Does anyone out there have any information on what restaurants were at Old Towne Mall? I don't have the name of this one. Even food court restaurant names are welcome.


Monday, February 05, 2007

Movieland- Daydreams

This scene from the 1922 Buster Keaton (1895-1966) film Daydreams, is one of the smaller sets in the Movieland Wax Museum (actually just the other side of another set). The tableau shows Keaton daydreaming, but the scene once looked very different. Originally it had Keaton, in a similar pose, covered by motion picture film. His character apparently had been too busy dreaming to notice that the projector he was manning had malfunctioned. I assume the figure was moved from another section of the museum to this set to make room for another movie scene. Keaton shares this set with the figure of Charlie Chase. I guess that they are waiting for Painless Parker to finish up with the Little Rascals. It even looks like they made Keaton have a sore tooth.

A close up of Keaton's figure. They moved his arm a little to make it look like his jaw hurts. When Keaton visited the museum on January 4th 1964, they declared it Buster Keaton Day. He then donated his hat to the museum.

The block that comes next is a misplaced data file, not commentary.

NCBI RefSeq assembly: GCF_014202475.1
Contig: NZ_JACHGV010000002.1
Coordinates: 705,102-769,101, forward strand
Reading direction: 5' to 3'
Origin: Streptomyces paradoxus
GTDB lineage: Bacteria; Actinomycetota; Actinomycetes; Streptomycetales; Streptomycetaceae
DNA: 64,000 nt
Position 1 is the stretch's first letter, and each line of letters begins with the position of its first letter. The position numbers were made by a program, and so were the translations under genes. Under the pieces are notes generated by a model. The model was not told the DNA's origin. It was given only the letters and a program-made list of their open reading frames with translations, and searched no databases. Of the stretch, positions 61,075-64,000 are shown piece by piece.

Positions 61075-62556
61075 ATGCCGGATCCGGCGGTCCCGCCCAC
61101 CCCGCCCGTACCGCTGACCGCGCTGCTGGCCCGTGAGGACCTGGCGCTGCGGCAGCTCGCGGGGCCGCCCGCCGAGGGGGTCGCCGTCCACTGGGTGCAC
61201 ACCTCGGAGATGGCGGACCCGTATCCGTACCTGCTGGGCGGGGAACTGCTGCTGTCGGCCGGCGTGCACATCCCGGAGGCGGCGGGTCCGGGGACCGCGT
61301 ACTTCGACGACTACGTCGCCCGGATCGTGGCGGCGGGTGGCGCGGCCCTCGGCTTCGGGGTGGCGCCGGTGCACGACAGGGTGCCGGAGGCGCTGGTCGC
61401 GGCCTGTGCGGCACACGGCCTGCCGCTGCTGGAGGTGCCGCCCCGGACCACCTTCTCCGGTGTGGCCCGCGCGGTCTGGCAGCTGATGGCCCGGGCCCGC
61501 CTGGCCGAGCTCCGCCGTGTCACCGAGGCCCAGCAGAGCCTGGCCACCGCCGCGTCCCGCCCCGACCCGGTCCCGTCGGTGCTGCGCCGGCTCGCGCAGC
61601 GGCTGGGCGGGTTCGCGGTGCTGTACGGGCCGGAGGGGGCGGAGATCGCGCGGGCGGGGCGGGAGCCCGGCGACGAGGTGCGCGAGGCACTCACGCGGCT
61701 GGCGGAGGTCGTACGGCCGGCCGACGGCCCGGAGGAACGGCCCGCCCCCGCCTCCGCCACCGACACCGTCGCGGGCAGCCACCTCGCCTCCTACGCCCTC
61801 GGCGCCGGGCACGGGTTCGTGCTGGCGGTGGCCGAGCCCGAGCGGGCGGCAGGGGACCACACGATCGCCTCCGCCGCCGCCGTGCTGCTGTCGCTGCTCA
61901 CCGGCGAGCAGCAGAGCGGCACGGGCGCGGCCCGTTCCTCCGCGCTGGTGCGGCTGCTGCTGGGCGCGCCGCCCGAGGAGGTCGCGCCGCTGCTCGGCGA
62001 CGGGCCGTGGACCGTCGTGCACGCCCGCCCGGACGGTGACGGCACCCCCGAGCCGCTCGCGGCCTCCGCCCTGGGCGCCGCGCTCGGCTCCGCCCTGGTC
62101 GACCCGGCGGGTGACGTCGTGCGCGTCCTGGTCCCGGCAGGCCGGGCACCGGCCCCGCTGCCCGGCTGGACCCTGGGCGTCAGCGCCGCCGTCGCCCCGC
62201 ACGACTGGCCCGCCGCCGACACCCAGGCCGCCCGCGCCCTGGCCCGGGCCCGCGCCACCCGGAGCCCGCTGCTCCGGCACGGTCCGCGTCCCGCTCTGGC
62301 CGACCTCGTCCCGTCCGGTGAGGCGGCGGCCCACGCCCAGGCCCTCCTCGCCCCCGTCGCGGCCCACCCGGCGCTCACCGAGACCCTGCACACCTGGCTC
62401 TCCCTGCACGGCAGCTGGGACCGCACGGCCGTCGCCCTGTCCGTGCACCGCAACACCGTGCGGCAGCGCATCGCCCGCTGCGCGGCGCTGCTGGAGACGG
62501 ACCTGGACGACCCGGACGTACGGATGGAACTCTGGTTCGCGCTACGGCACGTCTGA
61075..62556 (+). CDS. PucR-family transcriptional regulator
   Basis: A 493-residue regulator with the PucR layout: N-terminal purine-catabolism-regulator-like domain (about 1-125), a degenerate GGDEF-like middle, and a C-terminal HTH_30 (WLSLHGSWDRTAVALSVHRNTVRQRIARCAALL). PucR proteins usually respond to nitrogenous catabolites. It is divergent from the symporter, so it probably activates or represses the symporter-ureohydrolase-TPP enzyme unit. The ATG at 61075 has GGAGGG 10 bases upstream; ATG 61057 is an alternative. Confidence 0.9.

Some more wax Facts. Each gives more information about the famous actor. The Buster Keaton figure sold at auction for $3000, and the various props sold for $800.

Visit the Buster Keaton Society here.

See more wax museum photographs at Houses of Wax here.


Friday, February 02, 2007

El Segundo High School Part 3

In the third and final part of my El Segundo High School series we some of the structures behind the main building. Here is a mural of an Eagle, the school's mascot, holding a banner which says "Carpe Diem". Seize the Day! The mural is very inspiring.

You can see from this perspective the back of the main building. The bell tower looms in the background. The architecture is pretty standard all over the campus.

The entrance doors to the Gymnasium. over each door is a design of the various sports that may or may not be played at the school.

The engraving above the doors. I know that having the "v" looking U's looks classic, but it always distracts me.

View all of my photos from the school here.

Find more information on El Segundo here.